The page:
Stars align for young deer hunter

Gray Worthey with his 14-point Hogue Island buck that scored 170.
Gray Worthey with his 14-point Hogue Island buck that scored 170.

Sometimes, the stars just align and, if you are ready, it’s just your time. It’s called preparation meets opportunity.

That’s the way it worked out for 15-year-old Gray Worthey of Choudrant, La., on Oct. 2 when he arrowed a huge 14-point Hogue Island buck that officially scored 170. The huge deer weighed 240 pounds and was estimated to be 6 ½ years old. Worthey shot the deer during the opening week of bow season. It was only his third deer to kill with a bow and by far the largest.

The final meeting between Worthey and the big buck wasn’t by chance. He had been watching the monster on camera since it was in velvet back this summer. He and his dad and brother had seen the deer in previous seasons, but over this past year the buck just blew up in size and in spread.

The final chapter of the story started out when Worthey, his father Jim and his brother Jed, were quarantined at their hunting camp due to exposure to Covid-19. Worthey and Jed were both wanting first shot at the monster and had a “shoot off” to determine who got first chance.  That was Jed, and even though he saw the big deer on his hunt, he could not get a shot.

The next day it was Worthey’s turn. He got on the stand well before daylight and about 7:30, the big deer eased out through the woods about 50 yards away from his Millennium lock-on. The deer made a big circle and started feeding, but never offered a shot. After it had been there a few minutes, something spooked the buck. He didn’t run off, but just slowly trotted off into the distance with Worthey helplessly watching.

Another chance

Worthey texted his dad and told him he saw the deer and almost had a shot, but it walked off. He added, “I think I’m having a panic attack.” Who wouldn’t?

So, he went back early in the afternoon and actually cut out a few more small shooting gaps in case the deer came back the same way again. He wasn’t confident that it would, but he was going to be ready. And sure enough, right before dark, here came the big buck back on the same path. This time Worthey was ready and took the shot before the deer could get behind that group of small trees.

“When I shot him, he was slightly quartered toward me and I thought I’d made the perfect shot,” he said. “But the arrow only went in halfway and I wasn’t sure. With his size, we decided to just go back to camp and give him some time. After a while, we snuck back out and found a blood trail, but not a lot of blood. We found where he ran between two trees and broke the arrow off, so we decided to wait until morning and get some help.”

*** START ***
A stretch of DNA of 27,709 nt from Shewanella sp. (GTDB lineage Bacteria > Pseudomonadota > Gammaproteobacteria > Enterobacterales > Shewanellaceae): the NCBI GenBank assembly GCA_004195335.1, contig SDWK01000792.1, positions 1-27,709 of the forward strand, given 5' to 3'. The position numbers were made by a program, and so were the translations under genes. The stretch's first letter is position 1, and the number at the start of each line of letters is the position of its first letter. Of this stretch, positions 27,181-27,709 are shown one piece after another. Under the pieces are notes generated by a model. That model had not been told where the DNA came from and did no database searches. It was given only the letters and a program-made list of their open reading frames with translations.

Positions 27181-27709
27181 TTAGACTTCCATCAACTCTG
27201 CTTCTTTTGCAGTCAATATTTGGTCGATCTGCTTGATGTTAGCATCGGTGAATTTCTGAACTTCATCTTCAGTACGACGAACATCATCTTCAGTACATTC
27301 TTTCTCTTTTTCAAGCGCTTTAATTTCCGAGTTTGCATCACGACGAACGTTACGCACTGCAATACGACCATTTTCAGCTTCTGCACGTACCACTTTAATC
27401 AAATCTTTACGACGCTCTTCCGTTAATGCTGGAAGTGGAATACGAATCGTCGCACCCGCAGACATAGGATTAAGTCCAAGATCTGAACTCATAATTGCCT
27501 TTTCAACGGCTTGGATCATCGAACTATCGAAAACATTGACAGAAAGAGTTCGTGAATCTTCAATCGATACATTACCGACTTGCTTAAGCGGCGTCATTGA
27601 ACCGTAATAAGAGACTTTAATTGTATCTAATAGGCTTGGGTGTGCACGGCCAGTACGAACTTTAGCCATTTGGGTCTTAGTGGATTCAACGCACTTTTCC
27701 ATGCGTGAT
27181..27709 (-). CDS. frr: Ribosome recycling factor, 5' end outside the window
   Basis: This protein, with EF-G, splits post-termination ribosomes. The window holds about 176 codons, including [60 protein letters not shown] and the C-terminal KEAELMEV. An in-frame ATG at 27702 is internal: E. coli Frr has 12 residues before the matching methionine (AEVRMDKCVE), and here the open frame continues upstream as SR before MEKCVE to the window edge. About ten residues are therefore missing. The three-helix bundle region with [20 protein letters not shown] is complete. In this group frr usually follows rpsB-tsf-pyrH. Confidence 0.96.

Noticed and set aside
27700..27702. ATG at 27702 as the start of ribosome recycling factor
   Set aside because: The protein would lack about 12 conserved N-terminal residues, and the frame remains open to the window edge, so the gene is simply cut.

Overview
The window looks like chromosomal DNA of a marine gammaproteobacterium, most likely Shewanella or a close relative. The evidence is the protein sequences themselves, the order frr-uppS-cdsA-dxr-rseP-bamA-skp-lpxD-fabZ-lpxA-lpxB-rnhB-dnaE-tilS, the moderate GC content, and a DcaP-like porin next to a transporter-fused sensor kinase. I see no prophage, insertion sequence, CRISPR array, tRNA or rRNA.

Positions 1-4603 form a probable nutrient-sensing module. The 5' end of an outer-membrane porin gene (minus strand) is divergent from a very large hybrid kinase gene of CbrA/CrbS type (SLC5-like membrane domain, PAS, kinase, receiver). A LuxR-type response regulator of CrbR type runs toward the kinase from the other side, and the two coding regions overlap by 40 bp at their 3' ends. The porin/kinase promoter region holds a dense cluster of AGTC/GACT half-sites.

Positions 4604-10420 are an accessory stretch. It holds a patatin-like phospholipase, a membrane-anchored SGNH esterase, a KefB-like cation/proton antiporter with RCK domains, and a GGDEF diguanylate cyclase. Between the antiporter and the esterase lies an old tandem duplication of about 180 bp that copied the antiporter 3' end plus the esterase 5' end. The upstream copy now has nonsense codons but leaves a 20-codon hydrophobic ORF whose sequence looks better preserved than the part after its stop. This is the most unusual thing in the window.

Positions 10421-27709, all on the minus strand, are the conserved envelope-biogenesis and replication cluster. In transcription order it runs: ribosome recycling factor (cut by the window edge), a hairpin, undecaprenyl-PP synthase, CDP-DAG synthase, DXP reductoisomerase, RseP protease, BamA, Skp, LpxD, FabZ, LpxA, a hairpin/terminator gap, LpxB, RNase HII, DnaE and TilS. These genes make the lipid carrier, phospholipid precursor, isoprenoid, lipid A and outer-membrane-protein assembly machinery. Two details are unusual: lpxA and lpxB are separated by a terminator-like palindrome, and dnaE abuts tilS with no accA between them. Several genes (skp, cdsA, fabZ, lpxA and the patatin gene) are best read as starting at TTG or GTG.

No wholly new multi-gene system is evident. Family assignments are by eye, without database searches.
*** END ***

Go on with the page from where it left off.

Gray Worthey and his deer with Brad Whittington, who helped track down the monster with his Bavarian Mountain Hound, Boone.
Gray Worthey and his deer with Brad Whittington, who helped track down the monster with his Bavarian Mountain Hound, Boone.

It was a good decision. Another good decision was contacting local tracker Brad Whittington, who brought his dog Boone and they tracked down the 14-point. It was laying in a patch of grass in the middle of a thicket.

The celebration

The deer had been showing up pretty regularly on the camera. The Worthey’s decided he must have been laying up close to the feeding spot and whenever it got hungry, it would just get up and walk out to get a bite to eat. After he found the deer, Worthey was almost in shock. The best way he could describe it was “surreal.” He killed the buck with a Hoyt Spyder bow shooting a Victory RIP arrow with a Rage broadhead.

The story wouldn’t be complete without one more question answered. How did you sleep that night waiting to go look for the deer. Jim answered that question.

“He slept pretty good, but I didn’t,” Jim said. “We sat up late rehashing what had happened and I couldn’t wait to get back out there.”

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Kinny Haddox
About Kinny Haddox 18 Articles
Kinny Haddox has been writing magazine and newspaper articles about the outdoors in Louisiana for 40 years. He also publishes a daily website, He and his wife, DiAnne, live on Lake D’Arbonne in Farmerville.

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